‘I’d read War and Peace,’ he laughs. ‘And I liked it, so I did Russian.’
Showing early strategic considerations, after school the high school graduate opted to go to Dartmouth College in the US, because it was mid-way between his parents in Canada and Boston, which he had come to know well. His chance decision to take Russian led him to study the country for his degree and he spent six months in what was still the Soviet Union, in Leningrad (now St Petersburg again).
‘It was very interesting,’ he says, of his close-up look at the Cold War colossus. His main interest, though, was still Russian literature – now with the addition of history. What to do next was something of a problem – there was not much call for Russian literature experts.
Winning a Rhodes scholarship solved the problem and he came to Oxford in the late 1970s to take another degree – PPE, at Balliol. His interest in International Relations developed from there under the mentorship of Professor Hedley Bull, he says, and he remained in Oxford to take an MPhil and a DPhil in International Relations.
‘My doctorate was on the completely unwieldy topic of ideologies of national liberation and Western, Soviet, and Chinese responses to these challenges to colonialism in what was then called the Third World,’ he says, mentioning the many international conflict areas from Mozambique to Cuba and Angola in which the Soviets (and Chinese) were involved in their long phoney war with the West. It may have been known as the “Cold” War, but many Global South conflicts were really quite hot.
After completing his doctorate, the new Dr MacFarlane left Oxford and returned across the Atlantic for an academic career. He started at Harvard and UBC in post-doctoral positions, followed by an assistant professorship at the University of Virginia and he eventually returned home to Canada, with an appointment to Queen’s University. During this time, the academic had found himself increasingly in demand. The reason at that time, he says, was Ronald Reagan – 40th president of the US and a Cold War warrior.
‘When I completed my doctorate, there were no openings in Soviet foreign policy, since that problem had been solved by détente. In the 1980s, Ronald Reagan reopened the Cold War. Suddenly, there was a lot of demand for Soviet specialists, and very few early career scholars trained in the field. Somewhat uncomfortably, ’ reflects Professor MacFarlane, ‘I had a lot to thank Reagan for.’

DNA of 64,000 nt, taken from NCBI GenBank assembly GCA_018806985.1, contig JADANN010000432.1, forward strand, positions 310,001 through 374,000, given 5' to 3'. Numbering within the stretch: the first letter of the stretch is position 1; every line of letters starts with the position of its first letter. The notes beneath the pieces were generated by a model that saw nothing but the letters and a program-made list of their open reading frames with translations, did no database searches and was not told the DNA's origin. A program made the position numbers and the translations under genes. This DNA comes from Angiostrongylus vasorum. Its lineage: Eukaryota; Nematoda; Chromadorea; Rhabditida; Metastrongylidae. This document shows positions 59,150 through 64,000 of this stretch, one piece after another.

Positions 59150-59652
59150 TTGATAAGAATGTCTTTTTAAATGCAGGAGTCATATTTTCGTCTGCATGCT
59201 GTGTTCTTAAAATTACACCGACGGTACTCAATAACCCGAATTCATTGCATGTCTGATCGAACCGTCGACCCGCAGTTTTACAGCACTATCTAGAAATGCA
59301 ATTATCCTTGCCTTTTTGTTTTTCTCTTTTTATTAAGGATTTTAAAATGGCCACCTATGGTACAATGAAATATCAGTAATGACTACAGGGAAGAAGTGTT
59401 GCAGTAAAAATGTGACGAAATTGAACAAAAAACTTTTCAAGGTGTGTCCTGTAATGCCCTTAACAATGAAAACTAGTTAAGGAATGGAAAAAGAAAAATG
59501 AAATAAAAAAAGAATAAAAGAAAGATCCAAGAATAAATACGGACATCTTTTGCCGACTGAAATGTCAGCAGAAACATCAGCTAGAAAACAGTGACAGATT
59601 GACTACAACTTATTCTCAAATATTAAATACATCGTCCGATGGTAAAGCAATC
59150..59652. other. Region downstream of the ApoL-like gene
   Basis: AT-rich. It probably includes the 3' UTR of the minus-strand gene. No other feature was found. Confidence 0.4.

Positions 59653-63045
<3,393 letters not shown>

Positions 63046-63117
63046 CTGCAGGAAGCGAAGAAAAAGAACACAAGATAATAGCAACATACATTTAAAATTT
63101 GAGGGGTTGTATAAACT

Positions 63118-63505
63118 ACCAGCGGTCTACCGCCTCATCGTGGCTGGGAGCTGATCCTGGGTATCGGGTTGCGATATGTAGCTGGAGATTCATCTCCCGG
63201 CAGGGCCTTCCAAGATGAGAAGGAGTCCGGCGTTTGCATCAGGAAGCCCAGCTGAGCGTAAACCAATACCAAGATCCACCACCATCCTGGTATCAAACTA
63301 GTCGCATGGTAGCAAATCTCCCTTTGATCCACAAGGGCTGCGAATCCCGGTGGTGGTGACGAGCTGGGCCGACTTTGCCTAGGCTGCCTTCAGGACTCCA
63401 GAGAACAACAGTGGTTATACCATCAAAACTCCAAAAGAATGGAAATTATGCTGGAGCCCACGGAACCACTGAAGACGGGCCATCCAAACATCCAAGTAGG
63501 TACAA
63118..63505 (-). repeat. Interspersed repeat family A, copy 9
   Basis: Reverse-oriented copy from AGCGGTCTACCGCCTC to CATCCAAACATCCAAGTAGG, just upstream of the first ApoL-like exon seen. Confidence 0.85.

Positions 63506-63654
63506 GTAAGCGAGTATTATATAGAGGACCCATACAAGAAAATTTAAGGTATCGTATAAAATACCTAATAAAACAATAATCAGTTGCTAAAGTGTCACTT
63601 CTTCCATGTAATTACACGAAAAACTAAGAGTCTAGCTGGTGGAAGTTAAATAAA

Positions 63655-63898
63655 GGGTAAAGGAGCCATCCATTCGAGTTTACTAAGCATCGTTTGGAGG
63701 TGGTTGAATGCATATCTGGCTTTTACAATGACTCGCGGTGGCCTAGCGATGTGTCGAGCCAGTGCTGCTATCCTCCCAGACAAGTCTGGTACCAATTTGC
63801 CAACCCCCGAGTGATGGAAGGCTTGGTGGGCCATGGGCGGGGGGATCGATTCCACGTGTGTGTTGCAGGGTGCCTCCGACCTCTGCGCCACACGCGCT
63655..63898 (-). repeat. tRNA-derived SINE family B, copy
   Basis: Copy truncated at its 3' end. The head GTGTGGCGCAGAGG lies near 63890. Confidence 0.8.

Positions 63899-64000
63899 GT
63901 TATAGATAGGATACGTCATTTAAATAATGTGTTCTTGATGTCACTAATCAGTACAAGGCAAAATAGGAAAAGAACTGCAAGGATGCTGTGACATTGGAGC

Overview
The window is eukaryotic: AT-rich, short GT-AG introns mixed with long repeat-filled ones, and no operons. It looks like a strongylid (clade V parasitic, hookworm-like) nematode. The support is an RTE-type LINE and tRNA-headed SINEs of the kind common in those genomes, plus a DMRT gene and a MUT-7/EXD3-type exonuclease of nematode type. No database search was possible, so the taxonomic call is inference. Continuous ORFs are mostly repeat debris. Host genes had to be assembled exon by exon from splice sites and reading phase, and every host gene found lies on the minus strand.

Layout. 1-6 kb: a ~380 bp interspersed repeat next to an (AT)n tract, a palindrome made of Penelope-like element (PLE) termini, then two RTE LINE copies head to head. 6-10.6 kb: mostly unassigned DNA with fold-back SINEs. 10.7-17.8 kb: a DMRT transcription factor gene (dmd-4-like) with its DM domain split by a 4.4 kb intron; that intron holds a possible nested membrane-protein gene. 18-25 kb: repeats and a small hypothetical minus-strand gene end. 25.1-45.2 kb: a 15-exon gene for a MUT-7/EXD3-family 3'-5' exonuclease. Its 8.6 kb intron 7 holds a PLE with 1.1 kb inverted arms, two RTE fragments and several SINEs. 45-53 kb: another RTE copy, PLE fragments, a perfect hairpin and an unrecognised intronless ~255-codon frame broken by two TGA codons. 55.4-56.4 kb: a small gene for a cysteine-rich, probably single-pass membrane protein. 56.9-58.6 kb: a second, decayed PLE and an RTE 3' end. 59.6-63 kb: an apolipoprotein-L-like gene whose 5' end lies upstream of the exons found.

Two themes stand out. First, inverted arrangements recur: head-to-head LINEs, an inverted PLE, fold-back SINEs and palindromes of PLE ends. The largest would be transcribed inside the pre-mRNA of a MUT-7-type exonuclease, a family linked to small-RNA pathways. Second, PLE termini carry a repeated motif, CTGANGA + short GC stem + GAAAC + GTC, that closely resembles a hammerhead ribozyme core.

In the 1980s, Ronald Reagan reopened the Cold War. Suddenly, there was a lot of demand for Soviet specialists... Somewhat uncomfortably, reflects Professor MacFarlane, ‘I had a lot to thank Reagan for.'
He had no intention of leaving Canada, but in the mid-90s, the Professor, by then married with four young children, was approached about his current role in Oxford, ‘At that stage, Queen’s had four scholars working in international relations; Oxford had 70 or 80 in the combination of History, Politics, International Relations, Development Studies, and Area Studies. It was, and is, a very rich interdisciplinary concentration here –we have been very happy in the department and in Oxford ever since.’
Plus, he says, ‘It was a lot easier to reach the areas I was studying, Russia, the Caucasus and Central Asia, from Heathrow than from Canada.’
Renewed interest in the subject will see me all the way to retirement
Professor MacFarlane says, sadly
In his early career, Russia was seen as a total basket case.’ Interest waned again and he shifted into research on international organization and regional conflicts, which was very broadening.
But now, Russia is back again. Professor MacFarlane says sadly, ‘I think renewed interest in the subject will see me all the way to retirement.’